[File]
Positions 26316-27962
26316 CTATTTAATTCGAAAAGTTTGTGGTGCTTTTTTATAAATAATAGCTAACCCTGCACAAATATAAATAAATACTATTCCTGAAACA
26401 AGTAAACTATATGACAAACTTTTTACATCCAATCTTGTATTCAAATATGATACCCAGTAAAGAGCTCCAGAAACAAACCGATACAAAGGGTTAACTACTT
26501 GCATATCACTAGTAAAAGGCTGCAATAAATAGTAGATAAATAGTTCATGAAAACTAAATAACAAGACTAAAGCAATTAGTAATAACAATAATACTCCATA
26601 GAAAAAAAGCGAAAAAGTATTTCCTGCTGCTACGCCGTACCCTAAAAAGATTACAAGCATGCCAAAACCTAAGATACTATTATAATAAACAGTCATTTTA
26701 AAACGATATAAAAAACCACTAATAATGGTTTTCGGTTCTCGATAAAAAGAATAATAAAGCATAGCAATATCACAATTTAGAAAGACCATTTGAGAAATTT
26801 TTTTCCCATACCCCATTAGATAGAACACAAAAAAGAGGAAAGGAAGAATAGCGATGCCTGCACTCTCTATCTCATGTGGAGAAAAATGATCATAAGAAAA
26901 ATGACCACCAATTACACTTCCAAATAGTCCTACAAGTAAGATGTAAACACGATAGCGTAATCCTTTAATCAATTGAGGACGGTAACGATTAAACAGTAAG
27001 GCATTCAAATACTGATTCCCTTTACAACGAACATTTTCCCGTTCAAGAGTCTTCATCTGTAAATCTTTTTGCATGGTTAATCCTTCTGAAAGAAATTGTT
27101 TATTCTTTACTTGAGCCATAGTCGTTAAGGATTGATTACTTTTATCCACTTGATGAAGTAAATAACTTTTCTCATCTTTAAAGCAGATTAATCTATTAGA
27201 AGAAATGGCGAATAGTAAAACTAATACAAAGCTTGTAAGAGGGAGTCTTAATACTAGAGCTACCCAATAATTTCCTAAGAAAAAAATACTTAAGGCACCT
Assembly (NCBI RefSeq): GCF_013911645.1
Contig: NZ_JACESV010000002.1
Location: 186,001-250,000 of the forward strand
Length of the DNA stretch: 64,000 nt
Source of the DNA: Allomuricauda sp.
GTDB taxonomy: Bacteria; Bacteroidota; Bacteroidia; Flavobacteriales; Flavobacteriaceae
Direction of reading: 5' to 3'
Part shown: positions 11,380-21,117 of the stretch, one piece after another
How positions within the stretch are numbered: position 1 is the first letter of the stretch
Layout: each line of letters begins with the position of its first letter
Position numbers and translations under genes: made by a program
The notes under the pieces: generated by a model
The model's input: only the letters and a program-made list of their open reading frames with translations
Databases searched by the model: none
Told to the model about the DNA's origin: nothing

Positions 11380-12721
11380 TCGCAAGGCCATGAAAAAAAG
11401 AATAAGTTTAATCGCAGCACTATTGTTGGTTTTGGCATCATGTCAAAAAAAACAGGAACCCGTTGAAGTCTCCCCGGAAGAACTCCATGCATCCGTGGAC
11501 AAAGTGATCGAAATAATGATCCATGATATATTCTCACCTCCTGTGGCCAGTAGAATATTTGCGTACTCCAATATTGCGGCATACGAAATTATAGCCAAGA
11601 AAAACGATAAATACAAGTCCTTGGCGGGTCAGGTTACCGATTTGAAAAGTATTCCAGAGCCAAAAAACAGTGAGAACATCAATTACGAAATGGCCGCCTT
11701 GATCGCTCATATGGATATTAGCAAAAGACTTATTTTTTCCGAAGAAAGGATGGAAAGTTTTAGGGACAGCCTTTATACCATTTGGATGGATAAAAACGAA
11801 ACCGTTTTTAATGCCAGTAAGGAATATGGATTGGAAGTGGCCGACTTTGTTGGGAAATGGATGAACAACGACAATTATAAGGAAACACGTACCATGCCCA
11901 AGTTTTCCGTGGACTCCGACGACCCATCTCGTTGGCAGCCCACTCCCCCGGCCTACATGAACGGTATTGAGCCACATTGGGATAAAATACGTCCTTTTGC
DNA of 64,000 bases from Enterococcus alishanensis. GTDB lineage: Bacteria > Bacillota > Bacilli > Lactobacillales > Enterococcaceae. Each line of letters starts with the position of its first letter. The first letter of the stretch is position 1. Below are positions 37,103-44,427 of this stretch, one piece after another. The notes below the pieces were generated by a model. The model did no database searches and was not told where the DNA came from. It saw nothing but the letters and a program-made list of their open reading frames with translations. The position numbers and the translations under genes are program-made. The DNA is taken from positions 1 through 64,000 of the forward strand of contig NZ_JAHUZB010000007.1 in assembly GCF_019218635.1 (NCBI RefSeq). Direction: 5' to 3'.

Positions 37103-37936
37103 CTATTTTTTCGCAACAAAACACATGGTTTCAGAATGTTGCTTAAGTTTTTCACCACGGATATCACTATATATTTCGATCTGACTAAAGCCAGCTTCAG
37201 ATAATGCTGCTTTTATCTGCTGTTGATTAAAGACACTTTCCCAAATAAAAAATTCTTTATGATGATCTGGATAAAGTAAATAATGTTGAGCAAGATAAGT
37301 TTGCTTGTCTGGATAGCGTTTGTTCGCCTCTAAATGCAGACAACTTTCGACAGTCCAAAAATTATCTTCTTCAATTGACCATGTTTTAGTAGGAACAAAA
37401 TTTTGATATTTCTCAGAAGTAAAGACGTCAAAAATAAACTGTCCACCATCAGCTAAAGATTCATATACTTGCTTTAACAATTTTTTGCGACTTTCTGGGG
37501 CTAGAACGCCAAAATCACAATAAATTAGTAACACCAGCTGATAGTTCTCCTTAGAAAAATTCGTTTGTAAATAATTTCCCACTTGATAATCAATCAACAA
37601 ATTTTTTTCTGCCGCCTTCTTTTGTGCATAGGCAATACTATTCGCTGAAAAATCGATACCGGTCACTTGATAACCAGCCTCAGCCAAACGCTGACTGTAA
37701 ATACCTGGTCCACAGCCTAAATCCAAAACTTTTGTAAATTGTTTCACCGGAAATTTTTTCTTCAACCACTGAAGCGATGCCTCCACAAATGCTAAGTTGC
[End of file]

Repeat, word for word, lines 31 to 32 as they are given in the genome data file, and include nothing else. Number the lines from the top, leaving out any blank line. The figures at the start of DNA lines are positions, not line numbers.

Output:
11601 AAAACGATAAATACAAGTCCTTGGCGGGTCAGGTTACCGATTTGAAAAGTATTCCAGAGCCAAAAAACAGTGAGAACATCAATTACGAAATGGCCGCCTT
11701 GATCGCTCATATGGATATTAGCAAAAGACTTATTTTTTCCGAAGAAAGGATGGAAAGTTTTAGGGACAGCCTTTATACCATTTGGATGGATAAAAACGAA